Imagery In The Fall Of The House Of Usher

The first lines of The Fall of the House of Usher, “During the whole of a dull, dark, and soundless day in the autumn of the year,” instantly grab attention, as they suggest an important event will occur. The reader is immediately intrigued by what this event may be and how it might develop throughout the story. The writer also uses vivid imagery to convey that, as the day is dull and dark, something unusual will happen. The sentence “a sickly ray of sunlight” reflects this as it suggests that there isn’t much light and therefore the event won’t be noticed by many people.

The pronoun “it” in line three gives a sense of mystery to the story as it begins to outline what the event might be; however, this is never explicitly revealed. The description at lines four and five emphasize how different Roderick’s thoughts and feelings are compared to those who remain outside: he has an eccentric view of life and does not perceive things in the same manner as others do. The line “…all his sorrows were blending into one” demonstrates how Roderick misperceives and takes in things, and suggests that he has a singular view of the world.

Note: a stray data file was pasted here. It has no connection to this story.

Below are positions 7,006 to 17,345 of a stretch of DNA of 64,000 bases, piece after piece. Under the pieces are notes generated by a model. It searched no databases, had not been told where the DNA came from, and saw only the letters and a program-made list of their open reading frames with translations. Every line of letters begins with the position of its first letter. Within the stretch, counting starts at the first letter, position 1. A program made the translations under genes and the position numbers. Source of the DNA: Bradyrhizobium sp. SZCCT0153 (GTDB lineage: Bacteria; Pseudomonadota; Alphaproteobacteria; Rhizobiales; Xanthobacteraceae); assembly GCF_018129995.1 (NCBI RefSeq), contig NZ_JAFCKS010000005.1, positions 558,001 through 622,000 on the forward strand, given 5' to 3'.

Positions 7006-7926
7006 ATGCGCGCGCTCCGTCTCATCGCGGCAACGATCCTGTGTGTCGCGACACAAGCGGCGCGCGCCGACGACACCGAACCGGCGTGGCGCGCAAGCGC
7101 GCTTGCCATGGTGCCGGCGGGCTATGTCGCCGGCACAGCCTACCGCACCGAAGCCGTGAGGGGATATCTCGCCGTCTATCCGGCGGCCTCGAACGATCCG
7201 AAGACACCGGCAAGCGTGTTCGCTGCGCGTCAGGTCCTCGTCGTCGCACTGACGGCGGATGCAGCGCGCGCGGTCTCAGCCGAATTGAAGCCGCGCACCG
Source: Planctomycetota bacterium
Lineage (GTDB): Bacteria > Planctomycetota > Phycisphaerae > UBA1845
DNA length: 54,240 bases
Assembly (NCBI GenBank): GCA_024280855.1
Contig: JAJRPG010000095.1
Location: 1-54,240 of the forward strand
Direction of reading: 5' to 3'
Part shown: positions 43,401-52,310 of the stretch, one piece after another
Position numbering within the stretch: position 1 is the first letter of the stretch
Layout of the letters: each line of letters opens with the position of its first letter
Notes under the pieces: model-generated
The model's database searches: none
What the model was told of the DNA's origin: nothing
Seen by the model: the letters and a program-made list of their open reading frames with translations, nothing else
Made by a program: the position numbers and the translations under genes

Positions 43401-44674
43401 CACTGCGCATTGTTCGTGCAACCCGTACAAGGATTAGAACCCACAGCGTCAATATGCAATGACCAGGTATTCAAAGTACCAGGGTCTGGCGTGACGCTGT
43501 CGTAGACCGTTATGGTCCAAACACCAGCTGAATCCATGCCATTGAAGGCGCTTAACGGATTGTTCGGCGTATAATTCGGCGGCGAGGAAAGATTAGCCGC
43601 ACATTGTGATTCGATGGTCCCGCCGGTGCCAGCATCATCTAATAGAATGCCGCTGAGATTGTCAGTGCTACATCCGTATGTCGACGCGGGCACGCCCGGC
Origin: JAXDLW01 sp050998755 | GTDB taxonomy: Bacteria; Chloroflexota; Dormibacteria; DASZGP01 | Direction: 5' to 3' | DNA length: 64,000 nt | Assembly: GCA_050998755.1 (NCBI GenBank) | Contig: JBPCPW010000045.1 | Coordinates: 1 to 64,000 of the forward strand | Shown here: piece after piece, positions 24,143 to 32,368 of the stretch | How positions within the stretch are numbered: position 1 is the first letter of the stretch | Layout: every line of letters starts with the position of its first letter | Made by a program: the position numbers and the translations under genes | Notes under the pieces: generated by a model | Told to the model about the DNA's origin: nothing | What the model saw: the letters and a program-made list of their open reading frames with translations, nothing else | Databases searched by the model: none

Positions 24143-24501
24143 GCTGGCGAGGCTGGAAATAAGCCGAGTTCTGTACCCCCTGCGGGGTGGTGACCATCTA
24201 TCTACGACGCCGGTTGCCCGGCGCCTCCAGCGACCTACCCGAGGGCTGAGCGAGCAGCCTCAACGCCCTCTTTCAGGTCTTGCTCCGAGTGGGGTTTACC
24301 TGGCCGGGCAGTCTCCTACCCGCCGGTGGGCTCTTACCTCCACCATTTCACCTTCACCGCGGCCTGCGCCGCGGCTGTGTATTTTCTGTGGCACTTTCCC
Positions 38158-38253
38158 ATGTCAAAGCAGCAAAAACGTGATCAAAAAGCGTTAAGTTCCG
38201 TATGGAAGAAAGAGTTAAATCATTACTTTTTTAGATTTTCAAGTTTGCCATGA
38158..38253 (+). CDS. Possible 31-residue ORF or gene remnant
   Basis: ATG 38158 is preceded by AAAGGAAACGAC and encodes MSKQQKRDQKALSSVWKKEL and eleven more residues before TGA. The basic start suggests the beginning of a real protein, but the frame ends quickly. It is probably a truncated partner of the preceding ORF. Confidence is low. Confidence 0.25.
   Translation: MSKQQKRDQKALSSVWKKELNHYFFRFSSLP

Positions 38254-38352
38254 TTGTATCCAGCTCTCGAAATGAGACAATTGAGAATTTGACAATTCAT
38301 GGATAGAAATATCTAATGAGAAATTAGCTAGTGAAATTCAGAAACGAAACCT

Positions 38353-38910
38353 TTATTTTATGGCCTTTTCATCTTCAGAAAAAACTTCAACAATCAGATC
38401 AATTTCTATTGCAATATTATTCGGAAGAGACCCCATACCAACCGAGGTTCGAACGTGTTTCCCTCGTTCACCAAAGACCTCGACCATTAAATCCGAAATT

The sentence also implies that Roderick’s sorrows are increasing. The pronoun “that” directly refers to “his sorrows”, which makes it clear what they are without having to state them explicitly. The repetition of words such as “painful” at lines 6-7 help emphasize the sadness that Roderick is feeling, while the use of alliteration (“the autumnal air begins to awaken”) sounds interesting because of its placement within the sentence. The line “among the tall bracken” shows how isolated Roderick feels, suggesting both his sensitivity and how he doesn’t want to connect with anyone else.

The last three lines emphasise how desperate Roderick is to be with his love in the afterlife, and how he wants them to meet again. The repetition of “her” at line 14 suggests that Roderick sees himself as one with his love, suggesting their connection. The final two sentences in this paragraph show how obsessed Roderick is with being with his love in death. The last sentence demonstrates how lonely he feels when he states “and I only wait for you—for you”, which emphasizes that even when they are both gone there will be nobody else.